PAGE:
Gah - a solution with more questions. – EntropicLqd

Legacy:Mychaeel/Modding Etiquette

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This page is a collection of ramblings of mine. Do not edit, but feel free to comment. (Scroll down for comments.)

I might change my mind on the matters discussed on this page without notice. Part of the reason I'm writing them down is that I want to validate them for myself; that's much easier if I have to reflect on how to put them in words.

Modding Etiquette[edit]

So you want to make a mod? Great! Welcome to the modding community.

First of all, there is a variety of ways you can learn things – the hard way, or by listening to advice of people who have been there. Nobody expects you to take that advice without reflection or by anybody's (actual or self-proclaimed) authority. Just think about it. When you actually start thinking about the stuff people more experienced than you are telling you, you might end up realizing that there's some truth in them.

This article is not about the technicals of modding – I'm assuming that you're familiar with them or know how to become that way. It's about the Etiquette of Modding – how to make people like your mod.

Understand Your Audience[edit]

The key to making people like your creation is looking at it from their point of view, not yours.

Yes, I know you have put hard work and lots of dedication into your mod, without getting any revenue from it. And most people don't care; that's a simple truth. But then again, they don't owe you anything – you have no deal with them; they didn't hire you or promise you anything.

Now that your mod is released, the people out there are spending time and effort downloading and installing it. It might be negligible effort compared with what you put into creating the mod, but that comparison doesn't apply – as I said, they don't owe you anything to start with. Only in the moment they're actually trying out your mod, you're starting to have a deal with them: They invested time and work in attempting to try out your mod, so you better make it worthwhile.

That simple realization immediately leads to a couple of points:

Don't Raise False Expectations[edit]

More than obviously misleading statements the lack of a statement can lead people to fall back to default expectations that don't apply for your mod. The only thing you can gain by people believing in promises that your creation can't keep is a mob of disappointed, flaming users. That is something you should avoid.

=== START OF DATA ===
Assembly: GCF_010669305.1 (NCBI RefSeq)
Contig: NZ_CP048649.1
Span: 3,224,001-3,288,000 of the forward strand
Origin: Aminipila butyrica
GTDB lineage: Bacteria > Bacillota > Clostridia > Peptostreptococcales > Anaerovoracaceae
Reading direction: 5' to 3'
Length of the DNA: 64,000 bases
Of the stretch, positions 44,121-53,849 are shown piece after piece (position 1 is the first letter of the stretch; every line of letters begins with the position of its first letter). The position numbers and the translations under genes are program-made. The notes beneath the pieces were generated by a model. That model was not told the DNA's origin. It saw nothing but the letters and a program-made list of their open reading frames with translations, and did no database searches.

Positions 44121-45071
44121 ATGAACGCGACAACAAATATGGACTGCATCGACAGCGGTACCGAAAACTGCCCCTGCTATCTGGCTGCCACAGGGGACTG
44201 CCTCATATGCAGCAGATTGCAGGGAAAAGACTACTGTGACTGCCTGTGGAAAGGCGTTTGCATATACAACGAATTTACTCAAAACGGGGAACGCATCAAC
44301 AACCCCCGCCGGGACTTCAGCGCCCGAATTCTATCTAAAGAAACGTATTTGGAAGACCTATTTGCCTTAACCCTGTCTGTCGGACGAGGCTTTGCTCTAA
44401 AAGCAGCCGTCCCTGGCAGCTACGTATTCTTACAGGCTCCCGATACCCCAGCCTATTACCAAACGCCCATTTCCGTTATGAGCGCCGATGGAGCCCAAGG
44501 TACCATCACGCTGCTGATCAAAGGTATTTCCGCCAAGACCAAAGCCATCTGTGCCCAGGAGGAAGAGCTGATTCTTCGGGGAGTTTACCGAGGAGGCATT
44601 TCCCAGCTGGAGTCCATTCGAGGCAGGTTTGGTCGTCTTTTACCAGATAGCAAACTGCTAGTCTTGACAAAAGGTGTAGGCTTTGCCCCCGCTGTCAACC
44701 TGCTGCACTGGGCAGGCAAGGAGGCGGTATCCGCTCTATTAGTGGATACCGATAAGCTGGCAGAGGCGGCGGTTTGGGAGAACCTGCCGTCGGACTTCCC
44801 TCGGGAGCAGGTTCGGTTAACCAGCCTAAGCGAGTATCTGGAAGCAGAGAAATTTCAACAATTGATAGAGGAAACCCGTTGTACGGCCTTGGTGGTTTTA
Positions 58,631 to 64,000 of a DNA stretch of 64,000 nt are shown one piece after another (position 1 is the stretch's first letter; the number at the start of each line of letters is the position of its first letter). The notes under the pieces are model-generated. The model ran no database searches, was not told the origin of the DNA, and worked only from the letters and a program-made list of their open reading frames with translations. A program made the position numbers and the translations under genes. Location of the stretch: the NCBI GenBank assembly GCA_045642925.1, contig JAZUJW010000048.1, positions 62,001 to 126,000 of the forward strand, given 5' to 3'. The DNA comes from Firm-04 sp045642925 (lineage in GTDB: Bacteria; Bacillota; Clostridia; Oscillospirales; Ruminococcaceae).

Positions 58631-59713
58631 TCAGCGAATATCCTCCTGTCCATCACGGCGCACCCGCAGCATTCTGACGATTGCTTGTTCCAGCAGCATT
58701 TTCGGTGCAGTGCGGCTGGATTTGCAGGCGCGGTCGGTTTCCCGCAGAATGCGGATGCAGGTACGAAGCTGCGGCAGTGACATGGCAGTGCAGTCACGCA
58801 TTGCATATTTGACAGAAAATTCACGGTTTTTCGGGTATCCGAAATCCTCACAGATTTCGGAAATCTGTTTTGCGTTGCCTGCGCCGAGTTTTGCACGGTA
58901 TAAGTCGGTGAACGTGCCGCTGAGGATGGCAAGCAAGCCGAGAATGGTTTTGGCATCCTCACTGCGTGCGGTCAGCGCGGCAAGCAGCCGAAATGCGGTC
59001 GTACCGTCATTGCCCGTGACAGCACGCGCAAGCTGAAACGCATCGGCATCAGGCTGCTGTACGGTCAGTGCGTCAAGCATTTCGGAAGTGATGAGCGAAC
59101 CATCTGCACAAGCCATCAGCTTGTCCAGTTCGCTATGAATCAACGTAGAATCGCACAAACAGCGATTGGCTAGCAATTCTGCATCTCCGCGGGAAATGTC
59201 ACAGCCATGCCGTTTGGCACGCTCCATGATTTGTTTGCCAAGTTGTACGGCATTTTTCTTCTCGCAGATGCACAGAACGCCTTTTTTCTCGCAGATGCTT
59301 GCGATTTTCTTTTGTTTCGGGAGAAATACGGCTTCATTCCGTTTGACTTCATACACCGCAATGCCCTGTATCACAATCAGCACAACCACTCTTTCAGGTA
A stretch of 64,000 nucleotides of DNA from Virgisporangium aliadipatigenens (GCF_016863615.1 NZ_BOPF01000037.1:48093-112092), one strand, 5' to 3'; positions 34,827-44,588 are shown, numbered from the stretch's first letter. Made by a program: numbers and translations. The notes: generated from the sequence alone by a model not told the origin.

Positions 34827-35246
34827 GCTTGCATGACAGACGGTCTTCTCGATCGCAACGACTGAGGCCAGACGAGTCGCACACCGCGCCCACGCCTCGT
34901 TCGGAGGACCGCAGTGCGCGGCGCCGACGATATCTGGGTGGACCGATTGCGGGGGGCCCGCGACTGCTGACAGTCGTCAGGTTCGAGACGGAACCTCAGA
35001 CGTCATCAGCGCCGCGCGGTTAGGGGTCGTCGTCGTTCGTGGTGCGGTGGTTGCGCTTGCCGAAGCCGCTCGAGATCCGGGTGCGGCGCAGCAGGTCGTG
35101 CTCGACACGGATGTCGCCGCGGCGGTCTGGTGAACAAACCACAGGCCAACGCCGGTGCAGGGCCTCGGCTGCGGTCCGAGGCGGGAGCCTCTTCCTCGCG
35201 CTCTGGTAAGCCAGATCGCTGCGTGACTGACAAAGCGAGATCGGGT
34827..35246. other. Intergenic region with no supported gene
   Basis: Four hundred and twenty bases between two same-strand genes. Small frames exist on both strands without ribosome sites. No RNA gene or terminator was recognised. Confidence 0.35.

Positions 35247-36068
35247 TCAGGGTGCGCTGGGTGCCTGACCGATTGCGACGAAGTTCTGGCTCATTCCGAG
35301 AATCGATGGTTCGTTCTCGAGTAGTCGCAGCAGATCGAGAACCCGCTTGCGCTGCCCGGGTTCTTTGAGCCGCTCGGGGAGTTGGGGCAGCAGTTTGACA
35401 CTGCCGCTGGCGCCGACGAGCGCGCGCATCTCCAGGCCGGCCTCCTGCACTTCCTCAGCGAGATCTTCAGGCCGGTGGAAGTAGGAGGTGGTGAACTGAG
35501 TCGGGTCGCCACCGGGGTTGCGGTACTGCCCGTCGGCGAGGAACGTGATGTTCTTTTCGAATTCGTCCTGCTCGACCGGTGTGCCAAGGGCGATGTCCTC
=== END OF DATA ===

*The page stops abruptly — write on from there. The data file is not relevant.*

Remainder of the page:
• Public alpha and beta versions have their place, but that place is equipped with big flashing red warning sign. (Don't take this literally; any sort of unmistakable warning suffices.) That means, everywhere, not just hidden somewhere on the download page and in the readme file. Your audience should never even start believing that they're dealing with a release-quality product if they aren't. If you're ashamed of admitting that your release is just a beta yet, don't release it. (I'll pick that up later again.)
  • Unreal Tournament mods are, by default, platform-independent. Thus, if you don't expressly state otherwise, your users will expect nothing else; so the same big red flashing warning thing applies as well if you release a mod that is, for instance, Windows-only – be it because you put some native code in or just released your mod in shape of an .exe installer. Mac and Linux users will hate you if they click on a download link in happy anticipation just to learn that they've been purposely left out. If that realization occurs only after an hour-long download, even worse. (And would you blame them?)
  • People expect mods to work both online and with bots. See to it.

Make Your Mod User-Friendly[edit]

The average user will neither read a FAQ, nor a readme file, nor a manual unless he or she is hard pressed to or highly motivated. You can assume neither to start with. The best way to deal with that is making reading FAQs, readmes and manuals optional – in other words, spend some time to design your mod in a way that works as the user expects it to. If you're unsure whether that extra design time of yours is worthwhile, just think of all the time you'll save yourself by not having to groan "Read the FAQ" or "It's all in the manual."

  • Use existing facilities the user is familiar with rather than inventing your own, even if you think that you could do it marginally better. Stick to UMod installers and plain zipped distributions if you can help it. Use the built-in mod launcher instead of creating your own flashy external launcher the user first has to look for (after reading the manual) in the System directory. Plug your server browser tab into Unreal Tournament's built-in server browser. Make in-game controls work as users are used to them.
  • Don't impose arbitrary restrictions on how your mod works. Mutators, for instance, are by design and by default cross-compatible to each other; but of course that doesn't mean that it's impossible for you to create a mutator that won't play well with others (by subclassing PlayerPawn, for instance). If there's an actual need for such a restriction, make it inherently obvious. Otherwise, investing time in coding something a less straightforward way to achieve the same goal while keeping compatibility is time very well spent. An arbitrary restriction mentioned in a FAQ or readme file will just shift people's perception of it from "bug" to "known bug," nothing else.